I was just beginning to experience withdrawal symptoms after my recent out-of-town travels, but all is well now following my recent return to The Music Box Theatre for the current delightful production of The Music Box Does Broadway. As soon as I entered the cozy club for a Sunday matinee, I overheard one woman saying to another, “You’re gonna love it here! This place is like a party. It feels like a family!” This is one critic who couldn’t agree more. With the popular nightclub now in its sixth successful season, its five talented stars are a family indeed. Founders, Brad Scarborough and Rebekah Dahl are husband and wife, co-stars Luke Wrobel and Katrina Sullivan are married as well. Meanwhile, the group has fun teasing their talented “fifth wheel,” Cay Taylor, about perhaps tying-the-knot with one of the members of the club’s fine G-Sharp Band, under the able direction of Glenn Sharp.
The cast always links their fine vocal numbers with bits of humor and nonsense, and I have to say this edition does that better than ever. I’d say they must have top-notch comedy writers, but I’m sure they do it all themselves. Encouraging visits to the house wine bar, Miss Dahl cautioned first-timers in the audience that, “We’re better when you’re drinking!” (I recommend the tasty available cheese & cracker plate.) Next, with Mr. Wrobel leading the way, the fearless performers brilliantly took on the opening number of Broadway’s challenging blockbuster, HAMILTON, before joking at song’s end, “We are probably the whitest performers that ever sang that song!” Dahl then moved to center stage for a joyful and thrilling rendition of “Defying Gravity” from WICKED. From the show ONE TOUCH OF VENUS, Miss Taylor offered a fragile and delicate, “Speak Low” that was nicely enhanced by the seductive rhythms of the band. Returning to HAMILTON, Wrobel began the gentle wanderings of “Wait for It,” that soon evolved into the song’s exciting and explosive core, with solid back-up from the ensemble. He then joined Scarborough for the raucous fun of a lusty and fun filled “There is Nothing Like a Dame,” from SOUTH PACIFIC.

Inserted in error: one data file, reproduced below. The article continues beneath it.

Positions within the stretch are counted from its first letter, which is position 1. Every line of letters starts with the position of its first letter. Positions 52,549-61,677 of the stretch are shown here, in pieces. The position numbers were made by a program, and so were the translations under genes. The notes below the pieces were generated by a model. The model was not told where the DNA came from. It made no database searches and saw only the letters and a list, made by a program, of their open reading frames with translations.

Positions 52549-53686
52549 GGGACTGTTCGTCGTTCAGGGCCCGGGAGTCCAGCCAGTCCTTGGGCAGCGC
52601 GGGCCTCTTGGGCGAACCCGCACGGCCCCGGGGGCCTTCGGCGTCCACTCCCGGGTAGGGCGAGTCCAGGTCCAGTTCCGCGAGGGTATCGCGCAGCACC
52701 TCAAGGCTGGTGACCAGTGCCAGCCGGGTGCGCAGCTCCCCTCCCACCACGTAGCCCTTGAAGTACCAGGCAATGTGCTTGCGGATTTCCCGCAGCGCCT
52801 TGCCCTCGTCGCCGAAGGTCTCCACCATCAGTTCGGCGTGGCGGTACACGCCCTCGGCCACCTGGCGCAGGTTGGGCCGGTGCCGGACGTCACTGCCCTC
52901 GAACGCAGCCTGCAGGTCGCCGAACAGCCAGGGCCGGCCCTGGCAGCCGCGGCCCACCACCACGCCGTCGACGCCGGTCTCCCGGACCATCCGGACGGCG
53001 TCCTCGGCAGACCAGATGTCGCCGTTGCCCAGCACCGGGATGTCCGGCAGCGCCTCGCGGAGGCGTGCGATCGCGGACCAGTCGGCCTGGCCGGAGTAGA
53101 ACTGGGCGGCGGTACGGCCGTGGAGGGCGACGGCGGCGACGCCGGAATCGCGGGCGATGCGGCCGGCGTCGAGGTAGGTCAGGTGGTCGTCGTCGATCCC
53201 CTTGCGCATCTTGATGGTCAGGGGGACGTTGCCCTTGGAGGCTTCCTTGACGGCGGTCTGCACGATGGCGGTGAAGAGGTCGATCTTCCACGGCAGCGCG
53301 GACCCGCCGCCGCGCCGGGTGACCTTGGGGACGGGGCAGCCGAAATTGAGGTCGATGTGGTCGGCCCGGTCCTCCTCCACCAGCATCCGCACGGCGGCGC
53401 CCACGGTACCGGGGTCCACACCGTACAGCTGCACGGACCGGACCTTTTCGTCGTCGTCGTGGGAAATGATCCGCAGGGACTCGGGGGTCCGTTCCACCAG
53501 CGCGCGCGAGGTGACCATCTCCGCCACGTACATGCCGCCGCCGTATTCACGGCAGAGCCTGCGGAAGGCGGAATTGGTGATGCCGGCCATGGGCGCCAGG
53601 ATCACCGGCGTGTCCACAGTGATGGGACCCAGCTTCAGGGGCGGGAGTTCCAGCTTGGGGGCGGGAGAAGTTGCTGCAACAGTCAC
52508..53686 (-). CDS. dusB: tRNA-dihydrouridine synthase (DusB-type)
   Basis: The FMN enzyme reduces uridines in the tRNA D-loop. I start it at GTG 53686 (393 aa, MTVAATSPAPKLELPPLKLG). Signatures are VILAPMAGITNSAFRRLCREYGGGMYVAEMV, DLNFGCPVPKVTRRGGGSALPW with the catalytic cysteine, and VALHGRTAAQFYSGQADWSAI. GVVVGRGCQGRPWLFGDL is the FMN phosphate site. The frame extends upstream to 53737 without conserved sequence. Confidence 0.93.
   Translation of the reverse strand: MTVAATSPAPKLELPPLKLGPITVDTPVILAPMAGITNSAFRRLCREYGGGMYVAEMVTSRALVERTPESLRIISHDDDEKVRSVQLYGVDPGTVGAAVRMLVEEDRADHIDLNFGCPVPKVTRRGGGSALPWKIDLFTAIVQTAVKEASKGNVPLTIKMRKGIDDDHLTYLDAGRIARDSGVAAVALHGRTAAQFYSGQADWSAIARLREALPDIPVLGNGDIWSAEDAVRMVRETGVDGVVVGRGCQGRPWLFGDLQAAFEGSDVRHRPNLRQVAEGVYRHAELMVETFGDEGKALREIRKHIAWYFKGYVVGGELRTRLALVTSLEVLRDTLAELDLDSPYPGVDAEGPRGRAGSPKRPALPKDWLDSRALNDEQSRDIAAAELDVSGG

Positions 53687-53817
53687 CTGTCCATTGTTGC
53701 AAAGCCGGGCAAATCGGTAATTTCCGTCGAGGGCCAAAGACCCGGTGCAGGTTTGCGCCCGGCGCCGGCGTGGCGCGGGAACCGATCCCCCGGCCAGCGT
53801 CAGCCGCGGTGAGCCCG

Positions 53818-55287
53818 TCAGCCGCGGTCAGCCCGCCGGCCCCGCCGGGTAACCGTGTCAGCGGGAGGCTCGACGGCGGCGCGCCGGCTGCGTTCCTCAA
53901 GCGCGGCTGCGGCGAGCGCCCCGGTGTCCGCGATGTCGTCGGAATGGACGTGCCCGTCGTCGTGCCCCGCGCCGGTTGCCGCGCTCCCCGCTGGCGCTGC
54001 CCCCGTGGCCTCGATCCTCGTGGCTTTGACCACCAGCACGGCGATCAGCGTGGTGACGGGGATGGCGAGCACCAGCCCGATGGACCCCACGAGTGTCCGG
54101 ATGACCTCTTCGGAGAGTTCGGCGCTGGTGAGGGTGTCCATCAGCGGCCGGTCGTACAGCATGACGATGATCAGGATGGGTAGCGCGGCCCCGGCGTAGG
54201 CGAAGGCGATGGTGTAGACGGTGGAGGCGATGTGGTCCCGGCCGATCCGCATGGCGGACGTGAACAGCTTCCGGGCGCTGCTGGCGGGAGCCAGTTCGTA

From the currently running Broadway show, WAITRESS, Miss Sullivan delivered a poignant, “She Used to Be Mine,” that was at once dreamy, visual and wrenching. Scarborough’s “Bring Him Home,” from LES MISÉRABLES was the perfect showcase for an elegant display of the actor’s awesome vocal range and sense of theatre. The cast closed Act One with an uproarious 7-Minute version of the entire musical, GREASE. With clever construction, goofy fun and nicely choreographed antics, it would have worked well as a sketch on the old Carol Burnett Show. Hilarious!
The band followed intermission with a solid “There’s No Business Like Show Business,” and the cast opened Act Two with counterpoint skill for the mellow harmonies of “Skid Row (Downtown)” from the show, LITTLE SHOP OF HORRORS. From The Carol King Musical, BEAUTIFUL, Dahl offers a wistful, “So Far Away,” that is full of loneliness and longing. Her husband followed with an exciting, “Keeping the Faith,” from Billy Joel’s, MOVIN’ OUT, and Miss Taylor seemed to take flight while bringing bird-like sweetness to the song, “Meadowlark,” from THE BAKER’S WIFE. She would have another Act Two winner with her, “ ’Til There Was You,” from THE MUSIC MAN. Wrobel’s title song from CAMELOT was resounding, as was his thrilling, “What Kind of Fool Am I,” from STOP THE WORLD I WANT TO GET OFF. Miss Dahl’s “I Got the Sun in the Morning” from ANNIE GET YOUR GUN was sassy. Sullivan could have etched fine crystal with her joyous, “I Could Have Danced All Night,” from MY FAIR LADY, and Scarborough was suitably brash and cocky delivering, “Gaston,” from BEAUTY & THE BEAST. Of course there would be a feel-good finale, and then it was easy to see the audience had realized the truth of those immortal words: “This place is like a party. It feels like a family.”
THE MUSIC BOX DOES BROADWAY continues through April 1st at the Music Box Theater, 2623 Colquitt, Houston, Texas, with 7:30 p.m. performances on Fridays & Saturdays. There will be 2 p.m. matinees on Sundays March 12th and 26th. Reserved seating for all shows is $37 and General Admission is $27. For tickets and information call 713-522-7722 or visit the website at www.themusicboxtheater.com.